Clarence Carter to perform at Joy of JazzPeter Feldman
Peter Feldman: Legendary musician Clarence Carter is no stranger to South Africa and has fond memories of the country.
He remembers being carried on the shoulders of fans through the airport arrivals hall during one visit.
The musician is now all set to return in August as part of the Standard Bank Joy of Jazz which takes place in Newtown from August 23 to 25.
Carter recalls: “I remember one of the times I came to Johannesburg in the ‘80s. When I stepped into the arrivals hall, there was a whole group of guys who grabbed me and put me up on their shoulders and they walked around the airport with me. I never forgot that! It was just marvellous. I’ve never had that happen to me.”
He will be one of the star attractions at the event which includes Grammy-Award winner Kurt Elling who has been hailed as the jazz male vocalist of his generation; trombone master Wycliffe Gordon; Grammy-winning guitarist Earl Klugh as well as an appearance by the world famous Duke Ellington Orchestra.
Carter is one of music’s longest serving performers having released his first album, This is Clarence Carter back in 1968.
But the spirit and the energy remain and, at the age of 75, he spends six months a year on the road performing.
“It’s been quite a while since I came out to South Africa,” he told me, his clear, well-modulated tones coming through the telephone wires, “but I do remember I had a fine time while there.”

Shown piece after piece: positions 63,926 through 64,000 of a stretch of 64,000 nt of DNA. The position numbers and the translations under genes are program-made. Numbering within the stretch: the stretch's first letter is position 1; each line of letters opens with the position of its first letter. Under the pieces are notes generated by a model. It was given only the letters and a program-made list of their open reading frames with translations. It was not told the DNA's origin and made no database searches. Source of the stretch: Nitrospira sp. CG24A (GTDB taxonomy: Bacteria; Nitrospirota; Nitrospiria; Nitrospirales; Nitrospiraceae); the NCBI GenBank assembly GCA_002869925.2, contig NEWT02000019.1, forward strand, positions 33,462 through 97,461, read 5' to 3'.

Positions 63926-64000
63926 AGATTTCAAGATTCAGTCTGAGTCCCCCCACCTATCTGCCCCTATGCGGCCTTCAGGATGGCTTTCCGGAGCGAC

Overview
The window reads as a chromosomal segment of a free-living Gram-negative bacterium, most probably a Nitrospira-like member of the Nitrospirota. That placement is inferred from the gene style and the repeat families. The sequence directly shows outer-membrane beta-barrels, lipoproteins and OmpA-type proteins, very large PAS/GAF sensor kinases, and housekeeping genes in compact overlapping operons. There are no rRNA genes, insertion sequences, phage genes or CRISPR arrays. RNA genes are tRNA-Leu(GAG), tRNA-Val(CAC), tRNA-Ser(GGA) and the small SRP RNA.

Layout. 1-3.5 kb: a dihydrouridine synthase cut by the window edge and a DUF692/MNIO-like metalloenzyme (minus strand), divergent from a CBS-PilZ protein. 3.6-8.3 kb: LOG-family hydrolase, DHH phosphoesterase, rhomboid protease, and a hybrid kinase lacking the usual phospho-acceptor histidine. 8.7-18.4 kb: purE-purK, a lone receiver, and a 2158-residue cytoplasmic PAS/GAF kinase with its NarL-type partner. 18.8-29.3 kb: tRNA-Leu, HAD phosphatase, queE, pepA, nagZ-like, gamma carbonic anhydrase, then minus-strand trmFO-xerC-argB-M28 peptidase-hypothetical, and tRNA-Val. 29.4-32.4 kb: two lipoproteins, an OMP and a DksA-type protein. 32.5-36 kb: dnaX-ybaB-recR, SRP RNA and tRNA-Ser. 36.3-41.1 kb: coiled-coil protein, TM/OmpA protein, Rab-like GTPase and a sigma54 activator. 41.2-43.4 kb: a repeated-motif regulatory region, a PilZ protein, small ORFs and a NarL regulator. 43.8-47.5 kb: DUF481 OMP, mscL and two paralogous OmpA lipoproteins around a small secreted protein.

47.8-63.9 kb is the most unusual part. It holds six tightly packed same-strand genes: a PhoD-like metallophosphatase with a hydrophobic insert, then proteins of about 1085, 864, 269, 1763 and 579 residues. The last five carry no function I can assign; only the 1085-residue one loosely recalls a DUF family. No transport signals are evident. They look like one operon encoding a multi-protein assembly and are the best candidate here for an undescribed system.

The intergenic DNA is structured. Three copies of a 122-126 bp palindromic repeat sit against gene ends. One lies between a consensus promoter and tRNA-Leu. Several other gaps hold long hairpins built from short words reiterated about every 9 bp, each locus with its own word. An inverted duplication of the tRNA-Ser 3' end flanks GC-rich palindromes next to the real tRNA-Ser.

His message to fans is that he wants them to have a good time: “It may be a cliché but be ready to clap your hands and stomp your feet.”
Talking about the concert, he said he’ll be hot on the guitar with his tried-and-tested backing band, and they will be performing a selection of popular tracks from his 40-odd year career.
“I Got Caught Making Love to Another Man’s Wife - I will be playing that, of course, and there is a song called Don’t Bother Me. But I am going to reach back and get some of the old ones, but then you know I’ve got quite a lot of new ones now that I’m going to play for you.”
His latest album, Sing Along With Clarence Carter, which reflects the kind of music for which Carter is known came out last year: “It’s a rather nice album I think and it kind of sounds like I always sound. I’ve got one strong number on it that I particularly like called I Wouldn’t Do That If I Were You and it sounds real good.”
He finds his inspiration in different places: “I might be in a restaurant and I’ll hear somebody say something that catches my ear. I was in a restaurant the other night and I heard a guy telling another girl, stop, don’t do that to me. And it stayed in my mind. I am in the studio right now putting a song together. I get a fixed phrase and then build a melody around it.”
After five decades in music, Carter still has passion, he says, and is driven to continue. “I have a song called I Ain’t Ready to Retire and in the song I say ‘I ain’t ready to retire and do what … if I retire what am I going to do, like if I retire I won’t be talking to you. I’ll keep going as long as people still enjoy my music and as long as my health is good. And my health is real good as long as I can get out on stage and have a good time!”